Top 5 Reasons for Exploring the Ross Sea
- Be one of very few to visit one of the remotest places on the planet
- Follow in Scott, Amundsen and Shackleton's footsteps to the Bay of Whales
- Experience nature on a grand scale, a hauntingly beautiful and austere region
- A rare chance to visit the little known Sub-Antarctic Islands en-route
- Explore the historic huts from the 'Heroic era' and other sacred places in Antarctic history
Exploring the Ross Sea
The most common departure points for Antarctica are from Ushuaia (Argentina) and Punta Arenas (Chile) in South America. However there are a small number of Antarctic voyages each season that sail from New Zealand.
These expeditionary voyages depart for the Ross Sea, an extraordinary and little visited region of Antarctica, visiting the Sub-Antarctic island en route.
Both Amundsen and Scott set out from here to be the first to reach the South Pole , and to this day the wooden 'Historic huts' that they built as base camps are maintained and can be visited as part of these voyages.
Voyages to The Ross Sea are considerably longer (30 - 35 days) than the average length of an Antarctic Peninsula trip (10 - 12 days) and start from around US$22,000 per person in a Triple cabin.
Ross Sea Voyages
Embark on this 30-day epic voyage to The Ross Sea, the 'Heart of Antarctica', experiencing the immensity of the Ross Ice Shelf and remoteness of this little-visited region. Includes privileged visits to Scott's and Shackleton's historic huts and research bases…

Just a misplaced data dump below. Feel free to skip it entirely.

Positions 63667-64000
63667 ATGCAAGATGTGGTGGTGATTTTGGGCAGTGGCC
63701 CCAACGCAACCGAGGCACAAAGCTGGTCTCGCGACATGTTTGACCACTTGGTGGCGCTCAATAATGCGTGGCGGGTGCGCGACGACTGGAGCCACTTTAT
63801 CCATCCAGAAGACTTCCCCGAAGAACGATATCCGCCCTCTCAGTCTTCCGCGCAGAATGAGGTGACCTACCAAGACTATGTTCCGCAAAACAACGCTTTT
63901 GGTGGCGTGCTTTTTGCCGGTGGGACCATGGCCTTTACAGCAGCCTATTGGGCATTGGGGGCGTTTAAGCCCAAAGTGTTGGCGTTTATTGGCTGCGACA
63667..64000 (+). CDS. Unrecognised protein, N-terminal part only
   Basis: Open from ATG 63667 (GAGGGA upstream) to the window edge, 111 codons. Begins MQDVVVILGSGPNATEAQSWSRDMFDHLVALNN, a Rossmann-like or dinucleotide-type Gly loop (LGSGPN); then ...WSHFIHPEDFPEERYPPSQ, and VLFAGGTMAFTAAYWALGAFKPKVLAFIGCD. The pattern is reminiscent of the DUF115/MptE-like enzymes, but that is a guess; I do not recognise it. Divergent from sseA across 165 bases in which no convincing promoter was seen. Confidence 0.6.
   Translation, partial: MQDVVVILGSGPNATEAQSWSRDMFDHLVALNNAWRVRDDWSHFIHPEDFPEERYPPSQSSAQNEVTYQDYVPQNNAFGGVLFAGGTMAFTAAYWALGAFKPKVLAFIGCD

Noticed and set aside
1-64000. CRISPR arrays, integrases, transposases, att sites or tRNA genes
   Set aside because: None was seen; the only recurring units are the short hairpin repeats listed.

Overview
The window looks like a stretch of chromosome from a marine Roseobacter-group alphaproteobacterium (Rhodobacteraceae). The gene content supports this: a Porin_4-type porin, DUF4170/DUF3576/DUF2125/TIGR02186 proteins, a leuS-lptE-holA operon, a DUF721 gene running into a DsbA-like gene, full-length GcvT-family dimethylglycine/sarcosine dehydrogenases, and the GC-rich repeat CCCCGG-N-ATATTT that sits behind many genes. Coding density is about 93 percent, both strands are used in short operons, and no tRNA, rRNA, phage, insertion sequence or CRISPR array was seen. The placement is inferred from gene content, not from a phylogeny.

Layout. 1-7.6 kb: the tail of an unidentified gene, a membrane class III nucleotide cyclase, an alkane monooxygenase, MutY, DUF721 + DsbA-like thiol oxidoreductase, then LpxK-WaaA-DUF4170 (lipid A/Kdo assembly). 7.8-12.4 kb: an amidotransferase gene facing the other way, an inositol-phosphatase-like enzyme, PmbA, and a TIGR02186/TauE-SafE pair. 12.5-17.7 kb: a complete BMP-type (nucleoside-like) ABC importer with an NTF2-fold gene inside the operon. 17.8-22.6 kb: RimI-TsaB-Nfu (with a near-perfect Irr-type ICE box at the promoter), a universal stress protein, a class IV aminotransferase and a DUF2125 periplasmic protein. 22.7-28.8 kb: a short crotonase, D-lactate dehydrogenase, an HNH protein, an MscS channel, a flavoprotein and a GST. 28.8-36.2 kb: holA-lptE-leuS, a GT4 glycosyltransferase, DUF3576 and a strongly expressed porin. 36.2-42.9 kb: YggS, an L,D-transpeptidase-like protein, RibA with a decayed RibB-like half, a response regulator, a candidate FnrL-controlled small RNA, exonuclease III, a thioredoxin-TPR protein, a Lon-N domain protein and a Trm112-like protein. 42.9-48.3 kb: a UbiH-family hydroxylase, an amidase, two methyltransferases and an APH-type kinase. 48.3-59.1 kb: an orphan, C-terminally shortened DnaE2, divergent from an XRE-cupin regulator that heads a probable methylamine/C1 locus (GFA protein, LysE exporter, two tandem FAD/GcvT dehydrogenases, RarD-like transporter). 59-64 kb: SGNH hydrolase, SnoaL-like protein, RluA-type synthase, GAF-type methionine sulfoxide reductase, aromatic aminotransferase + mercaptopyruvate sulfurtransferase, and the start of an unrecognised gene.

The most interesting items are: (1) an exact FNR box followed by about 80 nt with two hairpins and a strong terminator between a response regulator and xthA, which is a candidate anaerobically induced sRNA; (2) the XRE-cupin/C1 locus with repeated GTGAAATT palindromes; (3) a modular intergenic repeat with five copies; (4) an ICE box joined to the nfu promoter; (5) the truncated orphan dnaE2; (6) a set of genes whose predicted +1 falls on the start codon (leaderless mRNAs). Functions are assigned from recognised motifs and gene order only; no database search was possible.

Exploring the Ross Sea: FAQs
These voyages start from $20,000 USD per person, depending on cabin category. Compared to shorter cruises from the toe of South America to the Antarctic Peninsula, these Ross Sea voyages appear at first glance considerably more expensive. However, you need to bear in mind that any voyage to the Ross Sea is considerably longer than to the Peninsula due to the greater distances to be covered, the logistics are much more complicated operating in one of the world's genuinely most remote regions, the boats tend to be smaller with fewer passengers and the operating costs are generally higher, particularly if the ship is required to push through ice.
Typically these Ross Sea voyages start and end on New Zealand's South Island. Christchurch is the nearest international airport, otherwise internal flights connect with the capital Auckland on the North Island.
With so few departures each year and so much interest these voyages book up over two years in advance and there is always a wait list. So you need to plan well ahead and prepare to be patient, however it will be worth it!